Data on the basal (constitutive or spontaneous) activities of receptors, as well as
their neurochemical and electrophysiological correlates, are presented. Inverse receptor
agonists are a group of pharmacological drugs that can suppress constitutive activities.
We describe the neurochemical mechanisms of the pharmacological activities of benzodiazepine
binding site inverse agonists. These compounds inhibit chloride currents caused by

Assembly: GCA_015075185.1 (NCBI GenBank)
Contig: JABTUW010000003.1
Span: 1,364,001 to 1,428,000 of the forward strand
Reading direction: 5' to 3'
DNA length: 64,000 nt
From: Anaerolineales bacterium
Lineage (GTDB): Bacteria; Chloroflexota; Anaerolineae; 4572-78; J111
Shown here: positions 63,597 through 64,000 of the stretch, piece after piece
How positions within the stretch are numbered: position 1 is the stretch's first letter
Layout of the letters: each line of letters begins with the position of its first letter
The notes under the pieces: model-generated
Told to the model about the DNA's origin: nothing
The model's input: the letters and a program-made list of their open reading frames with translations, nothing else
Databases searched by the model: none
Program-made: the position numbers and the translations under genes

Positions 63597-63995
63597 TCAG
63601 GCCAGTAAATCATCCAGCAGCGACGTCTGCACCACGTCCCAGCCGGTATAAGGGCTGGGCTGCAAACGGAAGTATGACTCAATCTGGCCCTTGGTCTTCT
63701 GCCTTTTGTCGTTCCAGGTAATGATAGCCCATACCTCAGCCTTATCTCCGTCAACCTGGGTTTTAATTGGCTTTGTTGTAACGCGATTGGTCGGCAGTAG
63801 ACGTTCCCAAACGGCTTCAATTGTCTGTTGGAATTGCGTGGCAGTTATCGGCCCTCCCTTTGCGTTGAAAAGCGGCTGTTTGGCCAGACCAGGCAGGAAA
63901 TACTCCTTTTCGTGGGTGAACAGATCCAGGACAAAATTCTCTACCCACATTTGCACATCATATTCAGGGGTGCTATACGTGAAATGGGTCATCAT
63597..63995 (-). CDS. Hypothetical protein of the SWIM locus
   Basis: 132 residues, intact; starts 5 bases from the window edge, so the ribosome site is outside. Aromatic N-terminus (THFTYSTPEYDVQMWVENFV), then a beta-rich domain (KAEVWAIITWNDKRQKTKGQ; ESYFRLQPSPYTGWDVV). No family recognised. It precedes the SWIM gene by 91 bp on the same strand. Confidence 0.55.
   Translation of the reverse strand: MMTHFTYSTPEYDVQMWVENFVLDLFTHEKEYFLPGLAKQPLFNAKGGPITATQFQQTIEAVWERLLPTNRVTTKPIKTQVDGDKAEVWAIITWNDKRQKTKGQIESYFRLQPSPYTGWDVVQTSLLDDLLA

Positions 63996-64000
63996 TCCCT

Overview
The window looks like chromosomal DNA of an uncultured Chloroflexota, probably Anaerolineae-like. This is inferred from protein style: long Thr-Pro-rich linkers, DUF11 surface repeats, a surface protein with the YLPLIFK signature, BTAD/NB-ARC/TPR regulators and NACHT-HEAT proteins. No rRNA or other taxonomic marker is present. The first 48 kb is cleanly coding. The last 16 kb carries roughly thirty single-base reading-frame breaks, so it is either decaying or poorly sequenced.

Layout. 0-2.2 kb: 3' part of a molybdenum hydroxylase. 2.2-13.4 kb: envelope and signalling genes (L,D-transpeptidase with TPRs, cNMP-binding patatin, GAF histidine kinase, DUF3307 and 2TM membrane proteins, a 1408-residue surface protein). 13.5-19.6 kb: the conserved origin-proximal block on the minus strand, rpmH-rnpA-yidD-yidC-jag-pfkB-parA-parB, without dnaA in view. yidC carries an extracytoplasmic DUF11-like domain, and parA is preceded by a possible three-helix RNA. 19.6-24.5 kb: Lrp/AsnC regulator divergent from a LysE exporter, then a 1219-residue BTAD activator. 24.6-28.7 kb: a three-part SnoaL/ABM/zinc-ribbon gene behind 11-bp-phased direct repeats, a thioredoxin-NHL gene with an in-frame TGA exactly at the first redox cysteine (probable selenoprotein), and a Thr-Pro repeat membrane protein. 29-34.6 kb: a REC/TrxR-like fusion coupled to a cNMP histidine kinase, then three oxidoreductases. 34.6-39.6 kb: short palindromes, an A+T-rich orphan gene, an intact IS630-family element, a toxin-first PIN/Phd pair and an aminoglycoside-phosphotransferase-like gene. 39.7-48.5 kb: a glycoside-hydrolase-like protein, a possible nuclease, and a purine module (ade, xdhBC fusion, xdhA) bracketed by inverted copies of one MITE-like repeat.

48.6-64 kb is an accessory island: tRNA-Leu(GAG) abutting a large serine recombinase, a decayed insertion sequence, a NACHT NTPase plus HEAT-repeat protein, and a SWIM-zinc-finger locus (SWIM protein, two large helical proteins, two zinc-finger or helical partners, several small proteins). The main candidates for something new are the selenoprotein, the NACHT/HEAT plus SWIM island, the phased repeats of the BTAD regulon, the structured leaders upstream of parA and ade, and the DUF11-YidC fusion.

gamma-aminobutyric acid at low non-physiological concentrations. This activity is
the basis of the sobering action during the action of ethanol and the ability to suppress
the addictive potential of psychoactive substances. In addition, the benzodiazepine
binding site inverse agonists are able to activate memory formation processes and
improve learning. The possible uses of drugs from this group in modern medicine are
discussed. They may be used to treat a number of diseases in the fields of narcology,
therapy, neurology, and psychiatry.